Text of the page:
Gary EwerWritten by Gary Ewer. Follow on Twitter.

“Essential Chord Progressions”Essential Chord Progressions give you hundreds of progressions you can use as is, or modify to suit the songs you’re working on. If all you need are some chords to get you going, check out this ebook collection. Read more..

Posted in Chord Progressions and tagged , , , , , , , , , , , .

2 Comments

  1. Hello mate,, Ive just begun learning the keyboard and more to the point finally writing the 100’s of song fragments that have been swirling inside my soul for a lifetime. Always been a singer, but I have been bitten by the writing bug,, have an iPad and GarageBand which opens doors I never had before. But I spend 100’s of hours, going around in circles because I cannot seem to find anyone to tell me the chord changing rules between verse, chorus, pre chorus, bridge ect. I know these are so very important to know, so the song feeds the way it needs too , to deliver
    Everything it can. Can you please help me. ?

    • Hi Paul:

      A number of years back I wrote a blog post, “How Chord Progressions Change as a Song Progresses” – I wonder if you might find that article useful. I had been planning to write a new article that was a bit more comprehensive than that one, and perhaps I’ll have time to do that this week.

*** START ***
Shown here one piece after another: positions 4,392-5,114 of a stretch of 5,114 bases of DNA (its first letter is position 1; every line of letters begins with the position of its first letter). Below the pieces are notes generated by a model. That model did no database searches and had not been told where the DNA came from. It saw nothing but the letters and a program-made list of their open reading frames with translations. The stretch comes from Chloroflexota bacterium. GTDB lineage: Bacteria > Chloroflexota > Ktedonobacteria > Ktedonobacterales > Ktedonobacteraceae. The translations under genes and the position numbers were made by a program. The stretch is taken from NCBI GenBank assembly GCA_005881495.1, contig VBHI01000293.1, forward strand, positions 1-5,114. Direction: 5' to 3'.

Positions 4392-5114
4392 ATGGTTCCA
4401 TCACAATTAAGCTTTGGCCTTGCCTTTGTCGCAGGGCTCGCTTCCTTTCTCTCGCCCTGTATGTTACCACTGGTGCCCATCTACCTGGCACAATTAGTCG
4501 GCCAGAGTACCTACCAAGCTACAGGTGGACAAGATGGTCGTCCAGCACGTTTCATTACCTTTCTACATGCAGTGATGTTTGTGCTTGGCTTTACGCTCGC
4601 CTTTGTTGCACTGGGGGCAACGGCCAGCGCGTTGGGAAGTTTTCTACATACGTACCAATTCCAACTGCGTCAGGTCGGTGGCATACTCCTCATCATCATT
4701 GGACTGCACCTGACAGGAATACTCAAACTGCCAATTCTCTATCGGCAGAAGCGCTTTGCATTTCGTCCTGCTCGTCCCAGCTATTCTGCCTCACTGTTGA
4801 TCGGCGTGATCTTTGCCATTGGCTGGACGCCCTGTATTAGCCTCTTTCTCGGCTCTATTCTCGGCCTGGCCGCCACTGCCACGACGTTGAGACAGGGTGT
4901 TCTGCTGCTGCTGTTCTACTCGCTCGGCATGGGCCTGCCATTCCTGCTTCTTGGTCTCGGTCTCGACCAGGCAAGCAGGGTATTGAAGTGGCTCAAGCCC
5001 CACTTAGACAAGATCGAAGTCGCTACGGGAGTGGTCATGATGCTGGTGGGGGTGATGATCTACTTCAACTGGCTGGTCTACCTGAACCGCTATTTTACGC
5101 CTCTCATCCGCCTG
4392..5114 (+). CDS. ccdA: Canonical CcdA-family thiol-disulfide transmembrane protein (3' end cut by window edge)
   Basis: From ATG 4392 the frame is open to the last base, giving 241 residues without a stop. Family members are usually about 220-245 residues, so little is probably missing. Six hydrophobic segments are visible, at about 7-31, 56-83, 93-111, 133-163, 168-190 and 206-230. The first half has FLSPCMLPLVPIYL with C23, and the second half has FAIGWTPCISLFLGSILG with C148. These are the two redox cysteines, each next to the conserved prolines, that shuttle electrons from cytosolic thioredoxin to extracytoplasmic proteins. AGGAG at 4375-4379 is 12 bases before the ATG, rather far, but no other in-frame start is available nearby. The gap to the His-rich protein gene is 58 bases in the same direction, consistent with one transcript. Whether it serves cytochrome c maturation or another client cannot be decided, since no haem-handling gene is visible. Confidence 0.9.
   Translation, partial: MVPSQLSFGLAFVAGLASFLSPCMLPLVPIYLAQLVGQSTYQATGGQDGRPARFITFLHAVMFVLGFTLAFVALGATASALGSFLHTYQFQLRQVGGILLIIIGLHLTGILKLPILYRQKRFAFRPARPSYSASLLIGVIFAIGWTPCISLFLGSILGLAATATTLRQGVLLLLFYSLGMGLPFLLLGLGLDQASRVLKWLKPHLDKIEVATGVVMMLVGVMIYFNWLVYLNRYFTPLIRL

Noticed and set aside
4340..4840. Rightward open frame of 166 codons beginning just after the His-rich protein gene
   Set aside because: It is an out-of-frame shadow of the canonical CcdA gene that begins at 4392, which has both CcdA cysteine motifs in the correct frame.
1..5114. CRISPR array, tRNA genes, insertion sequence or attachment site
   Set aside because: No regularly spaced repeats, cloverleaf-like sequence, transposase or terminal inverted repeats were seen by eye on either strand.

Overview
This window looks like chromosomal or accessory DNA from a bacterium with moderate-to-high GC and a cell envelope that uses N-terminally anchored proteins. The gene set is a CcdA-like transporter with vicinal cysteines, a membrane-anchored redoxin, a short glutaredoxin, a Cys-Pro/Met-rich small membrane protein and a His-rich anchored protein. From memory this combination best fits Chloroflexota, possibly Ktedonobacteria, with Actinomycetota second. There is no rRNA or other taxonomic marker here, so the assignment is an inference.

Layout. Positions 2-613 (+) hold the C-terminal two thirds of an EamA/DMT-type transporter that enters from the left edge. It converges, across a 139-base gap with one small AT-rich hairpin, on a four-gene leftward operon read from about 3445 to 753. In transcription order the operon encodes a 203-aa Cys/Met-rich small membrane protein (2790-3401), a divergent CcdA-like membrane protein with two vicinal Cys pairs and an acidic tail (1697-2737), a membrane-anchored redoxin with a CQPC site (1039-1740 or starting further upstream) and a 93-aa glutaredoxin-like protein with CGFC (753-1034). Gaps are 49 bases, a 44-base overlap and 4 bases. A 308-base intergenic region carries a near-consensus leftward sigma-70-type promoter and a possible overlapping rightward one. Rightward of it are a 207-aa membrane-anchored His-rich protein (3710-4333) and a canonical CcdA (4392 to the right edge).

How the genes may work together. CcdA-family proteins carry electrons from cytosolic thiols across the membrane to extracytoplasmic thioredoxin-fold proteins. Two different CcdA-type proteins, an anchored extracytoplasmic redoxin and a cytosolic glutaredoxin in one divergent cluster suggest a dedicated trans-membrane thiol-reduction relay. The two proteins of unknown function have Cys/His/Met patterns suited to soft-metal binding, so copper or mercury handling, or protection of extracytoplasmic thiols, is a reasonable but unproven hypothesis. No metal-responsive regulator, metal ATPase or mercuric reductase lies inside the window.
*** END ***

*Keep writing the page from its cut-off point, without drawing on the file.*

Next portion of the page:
I’d recommend giving that post a read, so that you understand the difference between “fragile” and “strong” progressions. And then here’s a quick summary:
      1. Verse: Use mainly strong or fragile progressions.
      2. Pre-chorus: Create progressions that start on a chord other than the tonic chord, and then move back to the tonic before it hits the chorus. (Or if the chorus begins on the tonic, let the final chord of the pre-chorus be something that moves smoothly to it (like a ii, V or IV).
      3. Chorus: Use mainly strong progressions.
      4. Bridge: Start on a chord other than the tonic. If your song is in a major key, try starting your bridge on a vi chord, or perhaps ii. If your song is in a minor key, experiment with starting a bridge on the relative major. Use bridge progressions to give a contrast to whatever the chorus is giving.

      I hope that helps. Be watching for a new post on this later this week.
      -Gary

Leave a Reply

Your email address will not be published. Required fields are marked *

This site uses Akismet to reduce spam. Learn how your comment data is processed.